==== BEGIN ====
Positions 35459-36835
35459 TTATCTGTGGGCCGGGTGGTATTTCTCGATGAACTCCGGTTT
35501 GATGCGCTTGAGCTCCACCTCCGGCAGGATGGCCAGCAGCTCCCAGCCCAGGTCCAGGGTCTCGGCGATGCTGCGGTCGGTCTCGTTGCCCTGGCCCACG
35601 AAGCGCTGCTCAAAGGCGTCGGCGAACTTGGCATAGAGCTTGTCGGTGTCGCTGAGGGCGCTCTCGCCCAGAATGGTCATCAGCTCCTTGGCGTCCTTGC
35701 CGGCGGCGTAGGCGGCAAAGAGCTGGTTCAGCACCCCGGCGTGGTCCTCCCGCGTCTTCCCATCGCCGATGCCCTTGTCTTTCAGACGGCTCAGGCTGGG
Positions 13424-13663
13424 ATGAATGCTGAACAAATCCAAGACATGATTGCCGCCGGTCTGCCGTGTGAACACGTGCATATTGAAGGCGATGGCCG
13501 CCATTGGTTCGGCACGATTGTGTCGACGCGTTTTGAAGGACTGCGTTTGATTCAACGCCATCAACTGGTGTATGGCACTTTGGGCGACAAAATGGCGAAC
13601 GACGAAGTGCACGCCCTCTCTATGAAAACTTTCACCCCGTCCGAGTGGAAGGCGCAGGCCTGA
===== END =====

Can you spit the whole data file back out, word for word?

Positions 35459-36835
35459 TTATCTGTGGGCCGGGTGGTATTTCTCGATGAACTCCGGTTT
35501 GATGCGCTTGAGCTCCACCTCCGGCAGGATGGCCAGCAGCTCCCAGCCCAGGTCCAGGGTCTCGGCGATGCTGCGGTCGGTCTCGTTGCCCTGGCCCACG
35601 AAGCGCTGCTCAAAGGCGTCGGCGAACTTGGCATAGAGCTTGTCGGTGTCGCTGAGGGCGCTCTCGCCCAGAATGGTCATCAGCTCCTTGGCGTCCTTGC
35701 CGGCGGCGTAGGCGGCAAAGAGCTGGTTCAGCACCCCGGCGTGGTCCTCCCGCGTCTTCCCATCGCCGATGCCCTTGTCTTTCAGACGGCTCAGGCTGGG
Positions 13424-13663
13424 ATGAATGCTGAACAAATCCAAGACATGATTGCCGCCGGTCTGCCGTGTGAACACGTGCATATTGAAGGCGATGGCCG
13501 CCATTGGTTCGGCACGATTGTGTCGACGCGTTTTGAAGGACTGCGTTTGATTCAACGCCATCAACTGGTGTATGGCACTTTGGGCGACAAAATGGCGAAC
13601 GACGAAGTGCACGCCCTCTCTATGAAAACTTTCACCCCGTCCGAGTGGAAGGCGCAGGCCTGA